Those abusing prescription drugs are no different than those who are addicted to heroin, cocaine or any illegal drug. An addict that uses prescription drugs may come to be depend on them which can result in negative consequences. When an addict uses prescription drugs the medication can change the brain chemistry, making it less effective at producing other chemicals in the brain. Once this occurs the brain will need the drug to maintain homeostasis. At this point the addict now has a physical dependence on the medication.
The initial decision to take prescription drugs may be by choice, but over time this may change. The ability to make sound decisions may change and the impulse to take more than prescribed could increase. There are a few different classes of prescription drugs that are often abused: opioids like OxyContin, Percocet, or Vicodin which are used to treat pain; central nervous system depressants, or benzodiazepines, like Xanax, Valium, Ativan, Klonopin which are commonly used to treat anxiety and sleep disorders; stimulants like Adderall or Ritalin, which are used to treat attention deficit disorder.
Some of the effects of using prescription drugs excessively may include: anxiety; depression; difficulty sleeping or sleeping too much; A loss of interest in relationships with friends or family; withdraws symptoms may develop the user attempts to stop the medications on their own. Signs that someone is becoming dependent on prescription drugs could include: mood swings; lack of interest in treatment options other than more medications; complaints of vague symptoms to get more medication; ‘doctor-shopping’ to get more pills; on and off relief from anxiety; using more than the recommended dose of the medication. The best way to treat someone who has become addicted to prescriptions is through a residential detox facility, such as Oceanside Malibu Treatment Center.
A commonly abused class of drugs which are often mixed with other prescription medications, sometimes producing fatal results are benzodiazepines or ‘benzos’. These are psychoactive drugs which enhance the effect of brain receptors resulting in sedative, hypnotic, and muscle relaxing effects. Benzos are widely prescribed for a variety of conditions, chief among them, anxiety and insomnia. Used chronically, benzos are addicting. Caution must be used when prescribing benzos to patients with a current or past history of substance abuse. Benzos are widely prescribed and generally produce almost immediate effects and may be prescribed for short-term “as-needed” use.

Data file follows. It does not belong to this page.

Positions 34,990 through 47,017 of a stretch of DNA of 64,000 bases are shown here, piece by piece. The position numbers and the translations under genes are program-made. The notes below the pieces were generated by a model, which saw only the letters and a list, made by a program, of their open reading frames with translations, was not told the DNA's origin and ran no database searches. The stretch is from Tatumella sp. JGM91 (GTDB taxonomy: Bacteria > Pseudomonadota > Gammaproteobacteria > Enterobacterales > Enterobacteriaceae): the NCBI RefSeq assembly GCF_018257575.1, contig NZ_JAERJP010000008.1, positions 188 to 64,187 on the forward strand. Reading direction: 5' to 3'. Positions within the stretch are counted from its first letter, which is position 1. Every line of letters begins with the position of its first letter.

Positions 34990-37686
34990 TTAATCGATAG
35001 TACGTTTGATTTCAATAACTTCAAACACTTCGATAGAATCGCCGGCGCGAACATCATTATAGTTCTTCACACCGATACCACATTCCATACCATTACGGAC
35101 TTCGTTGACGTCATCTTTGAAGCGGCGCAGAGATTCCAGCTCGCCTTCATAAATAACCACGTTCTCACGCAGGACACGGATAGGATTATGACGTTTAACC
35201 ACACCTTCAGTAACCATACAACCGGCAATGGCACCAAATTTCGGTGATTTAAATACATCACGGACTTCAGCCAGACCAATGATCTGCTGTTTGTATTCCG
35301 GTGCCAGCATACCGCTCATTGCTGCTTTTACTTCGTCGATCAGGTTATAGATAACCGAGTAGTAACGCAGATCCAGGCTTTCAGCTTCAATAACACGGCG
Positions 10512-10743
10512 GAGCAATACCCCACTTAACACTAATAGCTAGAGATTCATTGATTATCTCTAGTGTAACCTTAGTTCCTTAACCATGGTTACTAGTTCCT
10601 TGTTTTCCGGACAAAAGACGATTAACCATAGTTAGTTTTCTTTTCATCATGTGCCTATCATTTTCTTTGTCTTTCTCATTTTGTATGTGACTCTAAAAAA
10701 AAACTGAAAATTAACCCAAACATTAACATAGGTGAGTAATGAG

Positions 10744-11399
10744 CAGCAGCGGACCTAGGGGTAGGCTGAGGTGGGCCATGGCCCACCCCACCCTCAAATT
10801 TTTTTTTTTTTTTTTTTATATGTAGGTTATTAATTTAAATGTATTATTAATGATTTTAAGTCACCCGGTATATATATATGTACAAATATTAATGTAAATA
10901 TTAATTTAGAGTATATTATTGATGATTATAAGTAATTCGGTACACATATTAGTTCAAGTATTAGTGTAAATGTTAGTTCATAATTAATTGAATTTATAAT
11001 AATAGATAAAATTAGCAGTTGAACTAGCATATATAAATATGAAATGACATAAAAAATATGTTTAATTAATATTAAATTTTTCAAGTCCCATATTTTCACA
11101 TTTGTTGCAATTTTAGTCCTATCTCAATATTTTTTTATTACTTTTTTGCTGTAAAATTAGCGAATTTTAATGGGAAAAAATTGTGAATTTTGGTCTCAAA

An association between benzo use, depressive symptoms and in some cases, the emergence of suicidal ideation, has been seen. People rarely abuse benzos as a solo drug. They are commonly used with opioids. As a possible drug of abuse, benzos are preferred among addicts because of the rapid onset of action. Many people seek out drug detox and drug rehab in order to titrate safely off of benzodiazepine. Discontinuation of benzos or a quick reduction of the dose, even if only taking for a short period of time, can result in withdrawal symptoms. This is a major sign of physical dependence. Whether you are seeking drug rehab treatment for benzo addiction, pain killer abuse, or any other prescription drug, it is important to research and find a drug treatment center that can safely detox you, providing the education/skills needed to both obtain and maintain lasting sobriety.